MONTREAL — On a night when arguably the biggest club match in Canadian history was delayed because of a pair of mismeasured penalty areas, it's tough to imagine that the biggest blunder might have been in Toronto FC's tactical setup.
Riding a wave of great results thanks to a shift to a high-pressing 3-5-2 formation, TFC lined up on the hard artificial turf at Olympic Stadium in its newfound shape, hoping to squeeze mistakes out of a Montreal Impact side that thrives on the counterattack.
Toronto's game plan went out the window almost from the opening kick, and the club found itself down 3-0 after 53 minutes and looking like it didn't have an answer for the Impact's relentless transition game.
Yet somehow, the club managed to battle back to a respectable 3-2 scoreline, giving life to the two-legged MLS Eastern Conference final that looked like it was over after one half of play.
"Our guys should feel good about how they got themselves back into this because it wasn't looking good there for a little while," TFC coach Greg Vanney said. "We made some adjustments, started winning some balls in better areas and getting a little more dangerous, and finished off a couple chances.
"I don't think anybody's due any congratulations yet, but there's a big game still to come."
That the second leg at an over-capacity BMO Field next week even means anything is quite impressive, given the terrible start TFC had against its main rival. A shift to a 4-3-3 at the hour mark, and the introduction of Canadian duo Tosaint Ricketts and Will Johnson, gave life to a team that looked to be dead and buried.
Although he didn't get an official assist, Ricketts' speed and athleticism directly caused TFC's first goal in the 68th minute, while Johnson's energy helped disrupt the Impact midfield into a giveaway that led to the second Toronto tally (which was assisted by Ricketts).
The two players were obvious catalysts, but Vanney credited his entire team for scrapping its way back into the game in front of a hostile crowd of 61,004 noisy fans.
"I think we've grown up a lot," Vanney said. "There wasn't a TFC team before that would have been able to dig themselves out of a hole like that, and that's a tribute to the character of this group, the belief, because there weren't a lot of things going overly well for us during a lot of the game."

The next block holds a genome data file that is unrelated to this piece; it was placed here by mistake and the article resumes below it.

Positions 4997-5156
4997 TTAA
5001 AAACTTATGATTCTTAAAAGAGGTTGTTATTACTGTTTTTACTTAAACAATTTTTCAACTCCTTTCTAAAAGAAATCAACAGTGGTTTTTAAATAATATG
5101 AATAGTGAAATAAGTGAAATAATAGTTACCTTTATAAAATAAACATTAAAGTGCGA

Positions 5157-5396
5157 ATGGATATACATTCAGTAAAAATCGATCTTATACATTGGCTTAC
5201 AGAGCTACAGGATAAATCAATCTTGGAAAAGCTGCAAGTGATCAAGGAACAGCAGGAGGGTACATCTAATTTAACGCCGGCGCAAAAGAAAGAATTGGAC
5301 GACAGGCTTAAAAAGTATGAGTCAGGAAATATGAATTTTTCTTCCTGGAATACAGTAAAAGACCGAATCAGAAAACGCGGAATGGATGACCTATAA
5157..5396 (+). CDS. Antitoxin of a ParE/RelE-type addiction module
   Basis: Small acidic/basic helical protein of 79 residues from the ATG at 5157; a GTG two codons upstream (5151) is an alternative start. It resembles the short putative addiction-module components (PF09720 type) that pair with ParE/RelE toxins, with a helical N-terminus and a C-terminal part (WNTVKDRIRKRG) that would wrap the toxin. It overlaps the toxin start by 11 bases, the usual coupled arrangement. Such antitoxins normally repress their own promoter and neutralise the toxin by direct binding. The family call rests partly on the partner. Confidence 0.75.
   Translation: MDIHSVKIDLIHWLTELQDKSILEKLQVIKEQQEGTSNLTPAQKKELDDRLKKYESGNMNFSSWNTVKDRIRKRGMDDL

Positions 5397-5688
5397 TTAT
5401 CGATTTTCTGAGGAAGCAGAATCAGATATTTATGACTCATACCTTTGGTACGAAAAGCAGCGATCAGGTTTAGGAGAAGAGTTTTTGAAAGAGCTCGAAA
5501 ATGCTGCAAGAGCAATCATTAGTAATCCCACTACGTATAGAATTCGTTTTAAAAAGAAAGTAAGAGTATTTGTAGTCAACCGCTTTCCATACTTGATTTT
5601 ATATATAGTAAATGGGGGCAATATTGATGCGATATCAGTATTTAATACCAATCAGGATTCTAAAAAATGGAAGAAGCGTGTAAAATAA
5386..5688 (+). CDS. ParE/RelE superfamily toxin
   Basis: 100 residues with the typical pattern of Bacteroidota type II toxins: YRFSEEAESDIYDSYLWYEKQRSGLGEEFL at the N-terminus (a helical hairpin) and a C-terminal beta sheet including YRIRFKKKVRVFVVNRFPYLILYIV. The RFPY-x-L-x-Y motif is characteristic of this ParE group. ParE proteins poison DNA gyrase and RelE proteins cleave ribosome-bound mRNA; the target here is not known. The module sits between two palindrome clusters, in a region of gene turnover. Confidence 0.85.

While it's easy to use cliches when talking about the type of spirited comeback TFC displayed Tuesday night, the players themselves were proud of the character shown while also critical of a dreadful start that allowed Montreal to claim a three-goal lead.
"I think that we played into their hands a little bit," defender Drew Moor said, while also conceding he thought the game may have been slipping away at the 3-0 mark. "Our response was unbelievable. [It was] obviously not a good start to the game, but we set ourselves up extremely well for the return leg."
TFC captain Michael Bradley, who was part of a U.S. national team that over the past week and a half dropped two matches and saw its coach fired, was even more direct in assessing his club's performance Tuesday.
"Nothing went how we would have liked tonight," Bradley said. "Nothing went how we planned, nothing went the way we prepared, but that's football sometimes and you don't get anywhere if you can't play on those days.
"And you don't get anywhere if you don't have a group that, even on days when things don't come easy, can keep after it and find ways to fight and still come away with something."
Bradley acknowledged that TFC's propensity to play until the final whistle — Toronto was among the best teams this year in MLS over the final 20 minutes of games — probably saved the club's season and gave the 36,000 ticket-holders a reason to show up to BMO Field next week for the second leg.
"It would have been an easy night to pack it in especially after the start we had, especially then when they make the third, but we kept at it," he added.
The fact that TFC has anything to play for next Wednesday is a minor miracle. Will it be enough to swing momentum toward the Red half of this East final?
"At the beginning of the year, if somebody had slid a piece of paper in front of us and said, 'You're going to get 90 minutes at home, in front of 36,000 or 37,000 people at BMO Field, and all you have to do is win to get to MLS Cup,' I think most of us would have taken it," Bradley said. "So that's what we get and we're going to go for it in a big way."